IBS is a disorder of the gastrointestinal (GI) tract whereas IBD is the result of a damaged bowel lining. It's possible for patients to suffer from both IBD and IBS simultaneously and you should, of course, still see a doctor if you experience any or all the above symptoms for extended periods or if symptoms worsen.
Ascites is a liver disease that’s characterised by fluid retention around the abdominal area. Too much fluid retention will cause a lot of pressure on other internal organs, resulting in discomfort. Besides, this liver disease also causes abdominal pain, bloating and back pain.
Unfortunately, Ascites is a serious condition that requires your GP’s attention.
Anxiety is one of the primary causes of bloating, which may surprise you. Many studies have proven that there is a close link between anxiety and our gut health such as this review: https://www.ncbi.nlm.nih.gov/pmc/articles/PMC4632879/. The feeling of anxiety can induce discomfort in your GI tract and even influence stool habits.
The source also claims that psychological stress and anxiety can alter GI contractions and ultimately cause constipation and other unwanted bloating symptoms.
Medically Reviewed Remedies for Bloating
Unless you are suffering from chronic bloating or a more serious IBD or IBS diagnosis, you can treat this condition from the comfort of your home via better diet choices. A couple of proactive lifestyle changes should help you prevent future cases of bloating and the associated discomfort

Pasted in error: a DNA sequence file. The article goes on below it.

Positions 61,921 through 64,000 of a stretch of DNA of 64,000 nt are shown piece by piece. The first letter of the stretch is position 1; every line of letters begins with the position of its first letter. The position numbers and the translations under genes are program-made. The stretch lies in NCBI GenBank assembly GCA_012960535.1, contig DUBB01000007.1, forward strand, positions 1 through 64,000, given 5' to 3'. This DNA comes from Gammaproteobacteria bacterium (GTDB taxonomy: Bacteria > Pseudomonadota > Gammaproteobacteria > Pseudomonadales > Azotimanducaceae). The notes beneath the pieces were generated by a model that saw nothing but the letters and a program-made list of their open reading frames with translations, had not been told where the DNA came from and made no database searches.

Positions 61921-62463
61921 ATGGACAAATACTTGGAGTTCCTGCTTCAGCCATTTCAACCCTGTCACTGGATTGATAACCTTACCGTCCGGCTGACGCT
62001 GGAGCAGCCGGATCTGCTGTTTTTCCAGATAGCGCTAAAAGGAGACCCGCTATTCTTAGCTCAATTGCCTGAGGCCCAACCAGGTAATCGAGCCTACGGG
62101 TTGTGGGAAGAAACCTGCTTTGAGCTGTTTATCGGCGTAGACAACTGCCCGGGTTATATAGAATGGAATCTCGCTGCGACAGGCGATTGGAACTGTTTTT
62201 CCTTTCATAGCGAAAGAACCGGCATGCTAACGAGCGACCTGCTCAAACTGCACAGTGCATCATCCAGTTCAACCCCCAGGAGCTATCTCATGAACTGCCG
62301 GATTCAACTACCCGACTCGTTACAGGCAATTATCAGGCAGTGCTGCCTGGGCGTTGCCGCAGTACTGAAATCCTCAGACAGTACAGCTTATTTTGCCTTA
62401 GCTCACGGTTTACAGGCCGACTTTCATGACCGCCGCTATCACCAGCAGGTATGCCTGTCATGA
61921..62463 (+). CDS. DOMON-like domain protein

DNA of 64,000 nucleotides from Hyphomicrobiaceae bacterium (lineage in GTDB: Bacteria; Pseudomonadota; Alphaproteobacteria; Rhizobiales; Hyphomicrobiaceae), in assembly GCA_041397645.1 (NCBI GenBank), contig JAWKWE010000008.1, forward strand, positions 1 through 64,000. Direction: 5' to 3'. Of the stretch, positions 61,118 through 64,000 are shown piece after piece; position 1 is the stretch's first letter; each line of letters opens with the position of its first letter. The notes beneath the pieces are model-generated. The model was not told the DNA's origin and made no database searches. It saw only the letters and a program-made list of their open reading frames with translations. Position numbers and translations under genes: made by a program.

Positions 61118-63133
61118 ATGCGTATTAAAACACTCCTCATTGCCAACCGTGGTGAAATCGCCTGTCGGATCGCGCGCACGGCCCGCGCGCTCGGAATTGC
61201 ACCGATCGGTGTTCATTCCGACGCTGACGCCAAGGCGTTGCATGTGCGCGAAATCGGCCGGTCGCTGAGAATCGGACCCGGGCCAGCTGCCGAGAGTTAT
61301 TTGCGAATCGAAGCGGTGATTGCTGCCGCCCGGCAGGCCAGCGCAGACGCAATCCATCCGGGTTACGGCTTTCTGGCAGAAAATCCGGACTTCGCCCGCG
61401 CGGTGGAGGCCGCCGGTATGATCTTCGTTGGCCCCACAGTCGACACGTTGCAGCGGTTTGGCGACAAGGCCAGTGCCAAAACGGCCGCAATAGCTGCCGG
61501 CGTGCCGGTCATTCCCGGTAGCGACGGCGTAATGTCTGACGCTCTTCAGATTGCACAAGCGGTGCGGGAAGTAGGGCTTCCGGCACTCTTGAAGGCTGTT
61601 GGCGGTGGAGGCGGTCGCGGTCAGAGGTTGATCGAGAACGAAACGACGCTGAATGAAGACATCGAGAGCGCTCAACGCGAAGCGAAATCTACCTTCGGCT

But if the remedies highlighted below fail to work, you should consider seeking advice from health and wellbeing professionals. Visit your local pharmacy to discuss the best over-the-counter medications to suit your situation.
What Relieves Bloating?
Having a bloated stomach y can cause a lot of discomfort, and a common solution is to try a home remedy. These remedies can help you relieve the symptoms of abdominal bloating pretty quickly:
Get Some Light Exercise
Breaking a sweat can help you naturally rid your tummy of gas. Regular exercise incorporating gentle movements such as stretching and walking will help your blood flow more efficiently and prevent water retention in the body.
Take Herbal Bitters
Some dietitians recommend using preserved medicinal herbs and botanicals to soothe a bloated stomach.
You can even sip on digestive bitters if you’ve accidentally eaten fatty foods or indigestible carbohydrates that cause gas production or stomach pain. The most reliable medicinal bitters include yellow dock, dandelion, gentian root, artichoke, angelica and burdock.
Please bear in mind that while alternative medicine works well for some, others may experience little or no benefits from them.
Consume Natural Diuretics
A diuretic is any substance that promotes diuresis, the increased production of urine. Natural diuretics such as lemon, fennel, celery, dandelion drops and fennel can help with digestion and gas; they also play a huge role in drawing water out of your body.